g, turning over the broad black leaves swiftly, pausing seldom, lingering never. The letter R. attached to the literary notices apprises us that early in 1849, Mr. George Ripley began to lend the Tribune the aid of his various learning and considerate pen. Bayard Taylor, returned from viewing Europe a-foot, is now one of the Tribune corps, and this year he goes to California, and opens up the land of gold to the view of all the world, by writing a series of letters, graphic and glowing. Mr. Dana comes home and resumes his place in the office as manager-general and second-in-command. During the disgraceful period of Re-action, William Henry Fry, now the Tribune's sledge-hammer, and the country's sham-demolisher, then an American in Paris, sent across the Atlantic to the Tribune many a letter of savage protest. Mr. G. G. Foster served up New York in savory slices and dainty items. Horace Greeley confined himself less to the office than before; but whether he went on a tour of obs
Political Economy (search for this): chapter 25
ere could be a better reason for holding on; as if all other reasons combined were not infinitely inferior in weight to this one of keeping men in work; keeping men in heart, keeping men in happiness, keeping men in use! But universal hirelingislm is quite inevitable at present, when the governments and institutions most admired may be defined as Organized Distrusts. When we are better, and truer, and wiser, we shall labor together on very different terms than are known to Wayland's Political Economy. Till then, we must live in pitiful estrangement from one another, and strive in sorry competition for triumphs which bless not when they are gained. The experiment of association in the office of the Tribune, has, to all appearance, worked well. The paper has improved steadily and rapidly. It has lost none of its independence, none of its vivacity, and has gained in weight, wisdom, and influence. A vast amount of work of various kinds is done in the office, but it is done harmo
sit. She came, and a crowd came with her, filling up the narrow parlor of the house, and rendering anything in the way of calm investigation impossible. Mr. Greeley said as much; but the mediums entered, and the rappings struck up with vigor, Jenny sitting on one side of the table and Mr. Greeley on the other. Take your hands from under the table, said she to the master of the house, with the air of a new duchess. It was as though she had said, I didn't come here to be humbugged, Mr. Pale Face, and you'd better not try it The insulted gentleman raised his hands into the air, and did not request her to leave the house, nor manifest in any other way his evidently acute sense of her impertinent conduct. As long as we worship a woman on account of a slight peculiarity in the formation of part of her throat, the woman so worshiped will give herself airs. The blame is ours, not hers. The rapping continued, and the party retired, after some hours, sufficiently puzzled, but apparen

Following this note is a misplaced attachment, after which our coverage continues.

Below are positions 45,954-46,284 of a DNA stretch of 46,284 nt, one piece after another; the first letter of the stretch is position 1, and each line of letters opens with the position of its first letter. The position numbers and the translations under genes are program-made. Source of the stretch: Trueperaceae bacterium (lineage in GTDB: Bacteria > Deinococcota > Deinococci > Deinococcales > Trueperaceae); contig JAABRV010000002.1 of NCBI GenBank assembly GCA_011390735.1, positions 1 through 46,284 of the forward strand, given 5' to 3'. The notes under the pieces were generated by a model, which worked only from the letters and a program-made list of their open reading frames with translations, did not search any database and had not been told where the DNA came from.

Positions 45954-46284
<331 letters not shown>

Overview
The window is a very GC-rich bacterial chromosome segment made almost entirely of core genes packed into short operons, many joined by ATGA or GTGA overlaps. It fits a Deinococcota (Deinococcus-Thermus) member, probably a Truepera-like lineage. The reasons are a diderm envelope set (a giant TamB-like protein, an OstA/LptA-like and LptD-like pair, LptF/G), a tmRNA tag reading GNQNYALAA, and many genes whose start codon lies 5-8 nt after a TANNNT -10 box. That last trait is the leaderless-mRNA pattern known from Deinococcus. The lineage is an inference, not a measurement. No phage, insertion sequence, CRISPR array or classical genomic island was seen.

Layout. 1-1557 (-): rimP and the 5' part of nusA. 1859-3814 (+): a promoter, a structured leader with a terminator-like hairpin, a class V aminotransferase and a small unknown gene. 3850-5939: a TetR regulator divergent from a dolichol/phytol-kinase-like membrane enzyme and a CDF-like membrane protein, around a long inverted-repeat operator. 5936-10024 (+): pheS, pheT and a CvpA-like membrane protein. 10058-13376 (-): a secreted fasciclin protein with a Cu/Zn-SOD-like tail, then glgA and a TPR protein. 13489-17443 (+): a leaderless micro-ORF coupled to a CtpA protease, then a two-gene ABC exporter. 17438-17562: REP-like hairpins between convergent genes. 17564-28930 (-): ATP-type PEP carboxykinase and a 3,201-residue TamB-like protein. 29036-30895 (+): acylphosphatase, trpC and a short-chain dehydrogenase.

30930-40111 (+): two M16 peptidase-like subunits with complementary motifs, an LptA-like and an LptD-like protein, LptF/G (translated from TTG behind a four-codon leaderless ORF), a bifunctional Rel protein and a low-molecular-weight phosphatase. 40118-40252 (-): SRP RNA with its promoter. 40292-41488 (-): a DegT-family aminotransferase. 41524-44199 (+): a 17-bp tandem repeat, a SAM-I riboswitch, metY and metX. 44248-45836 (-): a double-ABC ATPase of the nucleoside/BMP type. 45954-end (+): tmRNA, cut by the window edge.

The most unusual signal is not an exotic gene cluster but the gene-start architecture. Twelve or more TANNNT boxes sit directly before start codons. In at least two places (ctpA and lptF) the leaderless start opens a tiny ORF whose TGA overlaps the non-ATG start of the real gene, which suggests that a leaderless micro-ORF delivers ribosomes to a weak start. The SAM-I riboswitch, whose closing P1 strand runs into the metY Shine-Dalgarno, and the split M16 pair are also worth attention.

G. G. Foster (search for this): chapter 25
e corps, and this year he goes to California, and opens up the land of gold to the view of all the world, by writing a series of letters, graphic and glowing. Mr. Dana comes home and resumes his place in the office as manager-general and second-in-command. During the disgraceful period of Re-action, William Henry Fry, now the Tribune's sledge-hammer, and the country's sham-demolisher, then an American in Paris, sent across the Atlantic to the Tribune many a letter of savage protest. Mr. G. G. Foster served up New York in savory slices and dainty items. Horace Greeley confined himself less to the office than before; but whether he went on a tour of observation, or of lecturing, or of political agitation, he brought all he saw, heard and thought, to bear in enhancing the interest and value of his paper. In 1849, the Tribune, true to its instinct of giving hospitality to every new or revived idea, afforded Proudhon a full hearing in reviews, essays and biography. His maxim, prope